Saturday, December 11

More on The Apostles' Creed and that Iffy Phrase

[If you haven't read these two post and the comments, you may want to do that before you read this one.]

I was just looking up something in Grudem's Systematic Theology and stumbled on a whole section on that little phrase, "he descended into hell" from the Apostles' Creed. Grudem says that the Apostles' Creed was not like the other creeds, which were written and approved by a particular church council; but rather, this one was developed over time. The first evidence of this phrase was A.D. 390 in one of Rufinus's versions of the Creed. Rufinus, Grudem writes:
...did not think that it meant that Christ descended into hell, but understood the phrase simply to mean that Christ was "buried." In other words, he took it to mean that Christ "descended into the grave."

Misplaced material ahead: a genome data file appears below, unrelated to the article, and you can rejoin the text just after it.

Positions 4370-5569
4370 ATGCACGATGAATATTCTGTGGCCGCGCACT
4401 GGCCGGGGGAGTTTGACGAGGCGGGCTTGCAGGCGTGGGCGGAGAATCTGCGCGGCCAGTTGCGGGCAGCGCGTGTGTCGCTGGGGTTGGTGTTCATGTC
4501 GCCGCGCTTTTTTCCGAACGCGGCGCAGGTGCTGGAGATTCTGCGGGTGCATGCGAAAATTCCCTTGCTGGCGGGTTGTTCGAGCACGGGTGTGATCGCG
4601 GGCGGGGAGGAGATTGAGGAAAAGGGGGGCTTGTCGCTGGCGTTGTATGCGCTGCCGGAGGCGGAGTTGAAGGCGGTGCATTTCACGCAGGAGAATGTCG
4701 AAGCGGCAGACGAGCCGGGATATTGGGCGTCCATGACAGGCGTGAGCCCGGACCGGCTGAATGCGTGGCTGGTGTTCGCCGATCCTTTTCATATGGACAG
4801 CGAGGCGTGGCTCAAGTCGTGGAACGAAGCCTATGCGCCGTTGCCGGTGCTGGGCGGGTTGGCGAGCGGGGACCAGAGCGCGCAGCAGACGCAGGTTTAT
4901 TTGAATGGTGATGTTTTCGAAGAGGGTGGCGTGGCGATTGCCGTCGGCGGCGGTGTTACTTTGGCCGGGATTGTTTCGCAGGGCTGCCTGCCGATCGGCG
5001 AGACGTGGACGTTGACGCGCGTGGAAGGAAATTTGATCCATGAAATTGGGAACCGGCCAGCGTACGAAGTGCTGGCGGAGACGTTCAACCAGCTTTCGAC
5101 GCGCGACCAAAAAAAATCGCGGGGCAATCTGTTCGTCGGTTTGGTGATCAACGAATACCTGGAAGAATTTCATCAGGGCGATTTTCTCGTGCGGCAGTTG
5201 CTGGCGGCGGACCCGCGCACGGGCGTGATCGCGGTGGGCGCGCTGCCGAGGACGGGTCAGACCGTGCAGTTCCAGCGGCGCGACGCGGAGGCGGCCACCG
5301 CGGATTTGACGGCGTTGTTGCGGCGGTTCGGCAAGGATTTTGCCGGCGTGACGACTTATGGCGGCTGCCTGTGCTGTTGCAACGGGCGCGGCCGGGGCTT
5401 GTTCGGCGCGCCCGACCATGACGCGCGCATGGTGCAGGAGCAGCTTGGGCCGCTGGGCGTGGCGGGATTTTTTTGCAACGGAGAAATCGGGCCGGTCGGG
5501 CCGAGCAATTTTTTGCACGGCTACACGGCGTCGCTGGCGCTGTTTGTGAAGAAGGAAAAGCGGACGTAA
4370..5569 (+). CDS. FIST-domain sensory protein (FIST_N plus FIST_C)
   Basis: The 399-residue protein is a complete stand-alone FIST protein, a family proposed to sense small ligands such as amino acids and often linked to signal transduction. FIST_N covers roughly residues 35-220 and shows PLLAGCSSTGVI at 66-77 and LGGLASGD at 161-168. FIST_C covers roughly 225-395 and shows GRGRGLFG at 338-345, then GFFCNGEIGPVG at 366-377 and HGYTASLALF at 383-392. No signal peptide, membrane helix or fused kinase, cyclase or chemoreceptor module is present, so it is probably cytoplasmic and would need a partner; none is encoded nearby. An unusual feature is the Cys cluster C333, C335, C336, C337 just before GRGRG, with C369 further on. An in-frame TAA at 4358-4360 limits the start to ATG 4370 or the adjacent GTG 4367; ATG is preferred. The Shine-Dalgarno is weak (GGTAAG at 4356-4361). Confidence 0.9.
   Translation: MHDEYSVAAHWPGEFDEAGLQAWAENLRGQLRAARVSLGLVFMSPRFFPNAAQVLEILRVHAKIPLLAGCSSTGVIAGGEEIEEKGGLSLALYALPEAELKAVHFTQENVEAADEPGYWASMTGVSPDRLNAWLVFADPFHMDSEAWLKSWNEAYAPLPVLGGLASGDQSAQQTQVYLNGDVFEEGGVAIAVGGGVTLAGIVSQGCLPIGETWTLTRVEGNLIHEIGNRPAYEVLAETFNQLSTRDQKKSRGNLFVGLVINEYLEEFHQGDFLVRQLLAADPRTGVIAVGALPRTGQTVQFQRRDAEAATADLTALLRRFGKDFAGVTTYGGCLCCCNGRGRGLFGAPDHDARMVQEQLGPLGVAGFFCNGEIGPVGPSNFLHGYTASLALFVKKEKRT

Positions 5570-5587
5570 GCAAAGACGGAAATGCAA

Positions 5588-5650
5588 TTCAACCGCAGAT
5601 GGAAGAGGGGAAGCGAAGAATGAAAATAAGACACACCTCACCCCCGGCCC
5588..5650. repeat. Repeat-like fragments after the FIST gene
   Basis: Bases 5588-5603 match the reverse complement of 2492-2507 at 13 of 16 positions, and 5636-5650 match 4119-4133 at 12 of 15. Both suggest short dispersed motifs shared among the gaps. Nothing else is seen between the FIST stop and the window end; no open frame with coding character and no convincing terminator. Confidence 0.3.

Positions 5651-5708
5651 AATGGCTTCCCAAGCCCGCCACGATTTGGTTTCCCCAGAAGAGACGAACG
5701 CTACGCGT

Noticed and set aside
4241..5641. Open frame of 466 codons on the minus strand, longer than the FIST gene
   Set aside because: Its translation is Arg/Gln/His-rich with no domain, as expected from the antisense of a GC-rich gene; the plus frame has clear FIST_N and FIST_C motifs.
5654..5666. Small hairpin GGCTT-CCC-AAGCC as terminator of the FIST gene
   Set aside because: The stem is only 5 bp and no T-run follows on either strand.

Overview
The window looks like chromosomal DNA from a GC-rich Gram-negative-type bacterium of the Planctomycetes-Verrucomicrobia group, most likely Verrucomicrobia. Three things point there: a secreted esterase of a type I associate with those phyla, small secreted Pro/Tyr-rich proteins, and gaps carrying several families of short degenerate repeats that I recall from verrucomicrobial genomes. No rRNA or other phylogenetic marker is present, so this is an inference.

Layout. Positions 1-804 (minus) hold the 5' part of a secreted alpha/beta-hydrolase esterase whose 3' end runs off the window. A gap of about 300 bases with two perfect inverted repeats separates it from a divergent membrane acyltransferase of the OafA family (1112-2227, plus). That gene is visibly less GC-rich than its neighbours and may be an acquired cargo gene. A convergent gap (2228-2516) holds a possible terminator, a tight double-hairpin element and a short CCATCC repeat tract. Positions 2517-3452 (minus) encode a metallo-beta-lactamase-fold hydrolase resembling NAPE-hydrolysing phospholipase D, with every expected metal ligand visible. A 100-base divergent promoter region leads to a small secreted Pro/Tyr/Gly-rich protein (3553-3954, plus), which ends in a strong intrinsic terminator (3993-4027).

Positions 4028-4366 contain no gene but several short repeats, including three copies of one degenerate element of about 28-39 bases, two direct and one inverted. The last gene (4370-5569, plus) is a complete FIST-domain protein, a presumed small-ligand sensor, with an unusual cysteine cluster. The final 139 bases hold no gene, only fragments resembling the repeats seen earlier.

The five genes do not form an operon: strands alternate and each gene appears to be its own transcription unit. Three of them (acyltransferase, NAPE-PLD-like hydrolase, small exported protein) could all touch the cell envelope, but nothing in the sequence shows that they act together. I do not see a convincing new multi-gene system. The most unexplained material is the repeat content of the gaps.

There is some evidence that as the phrase began to be used, it was used in versions of the Creed that didn't have the phrase "and buried". If this is the case, then it probably was taken to mean the same things as "was buried"--that Christ was in the grave. However, once the two phrases began appearing together, it started to take on a meaning different than "was buried," and explanations for what "he descended into hell" meant began to appear.

Grudem has several pages examining the various explanations for the phrase that have been given throughout history, and then concludes that it might be better not to include it in the Creed:
My own judgment is that there would be all gain and no loss if it were dropped from the Creed once for all.

I think Doug might vote for dropping it, too.

What say ye all? Drop it or not?
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